I love my job.
I moan about it, but I love it.
I love the joy it brings. I love the challenge it brings. But, most of all, I love helping people change for themselves and for the sake of their children.
There is no feeling quite so wonderful as rehabilitating a child back into their family home.
I’ve always felt this way, even during my darkest moments in the job.
But, sadly, those darker moments have become more frequent since my fertility battle began.
Like most people, I wanted the holy trinity: a good career, a partner to share my life with and a family of my own.
All of these things seemed relatively achievable for me. Especially when, by the time I started trying for a baby, I already had two out of three. Given how many people around me had children without the other two, I thought the hardest tasks were done.
At least that was my thinking.
It turns out making a baby isn’t as simple as I thought.
Or, at least it hasn’t been that simple for me.
The world of social work is a complicated one at the best of times, and getting the work/life balance just right is a struggle for all of us.
But add to these complications the yearning for a child of your own, while working with a service user group that all have them… well, it’s just grim… very very grim.
To make matters even worse, many people in my office are pregnant right now. Add to this my friends and family members bombarding my Facebook news feed with picture of their bumps and babies… it feels like the world is mocking me.
It feels like I’m all alone and missing out.
It feels as though pregnant woman are stalking me and rubbing their fertility in my face.
They aren’t of course… the people who know are sympathetic and sensitive to what I’m going through… but their platitudes and words of empathy don’t change how bitter, sad and angry it makes me feel.
Some days I go to work and hear service users tell me how they ‘didn’t sign up to this’ when I’m undertaking assessments or planning interventions with them. I hear these things and feel like saying “for the love of God, that’s your child! the child you carried for nine months, the child you promised to love eternally, the child who relies on YOU!”.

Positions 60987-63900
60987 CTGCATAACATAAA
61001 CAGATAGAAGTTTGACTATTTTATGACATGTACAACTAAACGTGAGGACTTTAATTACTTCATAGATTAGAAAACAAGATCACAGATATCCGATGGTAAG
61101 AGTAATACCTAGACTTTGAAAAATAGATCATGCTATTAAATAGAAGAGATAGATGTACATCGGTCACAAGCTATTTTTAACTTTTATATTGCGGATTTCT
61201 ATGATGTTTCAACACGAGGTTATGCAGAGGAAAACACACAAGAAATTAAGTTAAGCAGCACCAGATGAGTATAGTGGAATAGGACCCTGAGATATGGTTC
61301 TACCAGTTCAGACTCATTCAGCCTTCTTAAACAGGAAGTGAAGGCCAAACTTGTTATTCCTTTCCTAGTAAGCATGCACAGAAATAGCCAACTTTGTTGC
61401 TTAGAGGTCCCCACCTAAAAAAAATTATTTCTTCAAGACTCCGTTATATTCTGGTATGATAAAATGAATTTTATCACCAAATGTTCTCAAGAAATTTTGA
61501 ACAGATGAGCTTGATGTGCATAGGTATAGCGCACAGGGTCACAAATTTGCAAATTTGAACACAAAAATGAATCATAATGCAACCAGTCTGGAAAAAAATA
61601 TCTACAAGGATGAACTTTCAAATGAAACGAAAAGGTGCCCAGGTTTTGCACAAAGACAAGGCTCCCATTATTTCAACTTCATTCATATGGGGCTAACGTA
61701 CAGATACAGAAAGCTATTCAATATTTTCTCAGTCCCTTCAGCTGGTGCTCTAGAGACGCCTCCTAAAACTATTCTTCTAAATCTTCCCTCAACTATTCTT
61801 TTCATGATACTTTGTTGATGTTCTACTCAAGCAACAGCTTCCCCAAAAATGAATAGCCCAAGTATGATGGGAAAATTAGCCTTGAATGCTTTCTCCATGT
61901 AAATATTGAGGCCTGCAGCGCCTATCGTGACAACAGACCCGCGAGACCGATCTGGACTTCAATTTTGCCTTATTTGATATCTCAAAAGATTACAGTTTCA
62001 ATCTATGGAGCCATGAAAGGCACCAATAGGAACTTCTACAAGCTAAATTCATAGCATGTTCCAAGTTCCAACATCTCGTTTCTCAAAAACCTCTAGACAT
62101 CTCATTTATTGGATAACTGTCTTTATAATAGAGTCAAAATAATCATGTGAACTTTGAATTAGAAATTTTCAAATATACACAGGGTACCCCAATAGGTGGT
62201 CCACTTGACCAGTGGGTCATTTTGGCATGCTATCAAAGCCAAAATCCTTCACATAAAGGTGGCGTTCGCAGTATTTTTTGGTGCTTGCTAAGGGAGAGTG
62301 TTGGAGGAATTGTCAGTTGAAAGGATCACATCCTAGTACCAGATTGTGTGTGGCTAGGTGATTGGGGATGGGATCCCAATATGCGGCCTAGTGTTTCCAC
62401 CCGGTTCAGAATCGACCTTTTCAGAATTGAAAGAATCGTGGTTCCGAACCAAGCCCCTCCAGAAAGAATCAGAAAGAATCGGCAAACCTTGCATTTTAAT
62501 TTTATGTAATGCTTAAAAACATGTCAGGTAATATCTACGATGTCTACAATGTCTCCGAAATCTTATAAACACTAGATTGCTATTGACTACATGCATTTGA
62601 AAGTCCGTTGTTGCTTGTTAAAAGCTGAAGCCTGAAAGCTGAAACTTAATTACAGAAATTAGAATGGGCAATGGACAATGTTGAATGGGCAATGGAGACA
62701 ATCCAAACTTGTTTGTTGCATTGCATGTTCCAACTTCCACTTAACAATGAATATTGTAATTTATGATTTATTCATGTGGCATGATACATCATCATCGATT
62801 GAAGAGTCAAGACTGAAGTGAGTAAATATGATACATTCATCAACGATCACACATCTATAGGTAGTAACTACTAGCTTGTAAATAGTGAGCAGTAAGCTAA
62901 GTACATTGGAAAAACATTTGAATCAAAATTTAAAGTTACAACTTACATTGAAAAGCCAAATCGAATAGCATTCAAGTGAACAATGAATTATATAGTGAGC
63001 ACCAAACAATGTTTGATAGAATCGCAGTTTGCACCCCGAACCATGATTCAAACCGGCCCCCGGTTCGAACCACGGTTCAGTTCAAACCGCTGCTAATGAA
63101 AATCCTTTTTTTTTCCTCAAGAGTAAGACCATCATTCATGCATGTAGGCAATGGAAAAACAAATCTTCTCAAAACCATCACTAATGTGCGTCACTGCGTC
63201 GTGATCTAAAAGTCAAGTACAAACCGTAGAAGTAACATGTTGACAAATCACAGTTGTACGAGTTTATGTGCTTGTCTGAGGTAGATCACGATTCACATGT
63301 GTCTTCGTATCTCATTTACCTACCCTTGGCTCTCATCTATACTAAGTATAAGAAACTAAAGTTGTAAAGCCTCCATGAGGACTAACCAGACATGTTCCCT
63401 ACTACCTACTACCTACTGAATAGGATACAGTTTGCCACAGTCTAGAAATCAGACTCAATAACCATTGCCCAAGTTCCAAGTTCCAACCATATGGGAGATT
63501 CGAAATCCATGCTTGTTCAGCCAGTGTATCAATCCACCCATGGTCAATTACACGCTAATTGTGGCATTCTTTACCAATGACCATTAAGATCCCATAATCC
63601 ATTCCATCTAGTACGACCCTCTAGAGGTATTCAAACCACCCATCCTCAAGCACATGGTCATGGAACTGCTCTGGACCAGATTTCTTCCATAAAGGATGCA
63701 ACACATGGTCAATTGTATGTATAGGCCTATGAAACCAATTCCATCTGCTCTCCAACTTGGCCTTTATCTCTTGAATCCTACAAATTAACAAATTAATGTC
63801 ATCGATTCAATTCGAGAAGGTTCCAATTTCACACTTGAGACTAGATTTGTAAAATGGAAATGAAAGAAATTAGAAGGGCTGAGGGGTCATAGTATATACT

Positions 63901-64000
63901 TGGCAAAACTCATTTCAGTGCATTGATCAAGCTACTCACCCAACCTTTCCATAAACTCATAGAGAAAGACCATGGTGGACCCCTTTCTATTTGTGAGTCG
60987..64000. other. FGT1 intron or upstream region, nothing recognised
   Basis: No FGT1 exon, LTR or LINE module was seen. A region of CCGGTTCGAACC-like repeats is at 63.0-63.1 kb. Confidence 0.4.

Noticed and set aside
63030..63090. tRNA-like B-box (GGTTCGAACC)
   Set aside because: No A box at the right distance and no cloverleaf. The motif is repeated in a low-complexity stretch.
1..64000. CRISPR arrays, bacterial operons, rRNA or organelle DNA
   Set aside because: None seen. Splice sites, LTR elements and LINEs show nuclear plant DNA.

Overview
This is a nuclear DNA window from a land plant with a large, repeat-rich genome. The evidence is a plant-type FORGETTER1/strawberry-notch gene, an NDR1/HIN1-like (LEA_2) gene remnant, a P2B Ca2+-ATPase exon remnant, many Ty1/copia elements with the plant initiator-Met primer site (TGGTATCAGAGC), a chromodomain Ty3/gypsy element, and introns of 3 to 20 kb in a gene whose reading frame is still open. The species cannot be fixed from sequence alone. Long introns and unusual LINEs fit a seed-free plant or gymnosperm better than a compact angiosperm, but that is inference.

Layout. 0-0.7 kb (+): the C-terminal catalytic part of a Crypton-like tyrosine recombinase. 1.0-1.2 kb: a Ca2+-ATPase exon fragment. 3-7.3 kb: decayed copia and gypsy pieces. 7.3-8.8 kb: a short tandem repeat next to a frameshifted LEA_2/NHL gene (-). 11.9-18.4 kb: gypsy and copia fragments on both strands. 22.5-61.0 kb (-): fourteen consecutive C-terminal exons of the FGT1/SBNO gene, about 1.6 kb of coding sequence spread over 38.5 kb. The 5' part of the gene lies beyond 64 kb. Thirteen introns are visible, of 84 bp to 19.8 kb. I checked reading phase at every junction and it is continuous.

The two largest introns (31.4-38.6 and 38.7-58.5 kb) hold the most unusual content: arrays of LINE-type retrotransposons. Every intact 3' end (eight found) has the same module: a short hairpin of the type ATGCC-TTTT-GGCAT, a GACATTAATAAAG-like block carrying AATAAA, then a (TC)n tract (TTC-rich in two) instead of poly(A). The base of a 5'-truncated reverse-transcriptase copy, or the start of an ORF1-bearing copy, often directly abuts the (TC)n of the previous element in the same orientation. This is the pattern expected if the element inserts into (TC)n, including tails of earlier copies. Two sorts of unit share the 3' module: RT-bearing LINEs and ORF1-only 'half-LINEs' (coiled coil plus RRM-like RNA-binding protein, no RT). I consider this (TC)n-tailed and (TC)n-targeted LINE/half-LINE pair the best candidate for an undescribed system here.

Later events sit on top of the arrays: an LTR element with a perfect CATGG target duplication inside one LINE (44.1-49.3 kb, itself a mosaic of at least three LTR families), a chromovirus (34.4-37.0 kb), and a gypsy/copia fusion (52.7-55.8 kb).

But of course I don’t say anything. I keep these feelings locked away.
Locked away so hard it feels like a knot in my stomach. A sickness I can’t shake off. A feeling of anger and frustration, the likes of which I have never known before.
It doesn’t help that I’m surrounded by talk of children all day long, with not being a mother evoking both positive and negative comments:
Service users asking “do you have kids of your own?” and, when I tell them I do not, being told that my lack of children makes me unable to truly understand their struggles.
Colleagues jokingly saying that I’m ‘lucky’ not to have any kids.
Multi-agency professionals feeling I should be grateful that I “get to go home to a child free home”.
Difficult team members claiming that I “don’t know what stress is” when I complain of burnout, because I don’t have kids of my own and get to “switch off” when I go home.
Parents of children who have been taken into care shouting “of course you haven’t got kids, you wouldn’t do this job if you did”.
These are things I hear at work every single day.
Words that hurt every part of me.
Words that bring about dark emotions I never even knew I had.
This is my struggle.
The battle I have every morning before I even get out of bed.
Some mornings I wake up knowing that I have to face home visits to families with children, or a multi-agency meeting about an unborn child.
I think of what is to come and I feel like just lying there and hiding away from it all.
But, I do it. I get out of bed and I go to work.
I get up and I go to work to support these families who need me, despite the constant ache in my heart for a family I can call my own.
Being a social worker is hard enough as it is.
But being a social worker with fertility problems makes it all so much harder.
Every Sunday we feature an anonymous blog from a new ‘secret social worker’. Email me via firstname.lastname@example.org if you’ve got a story to share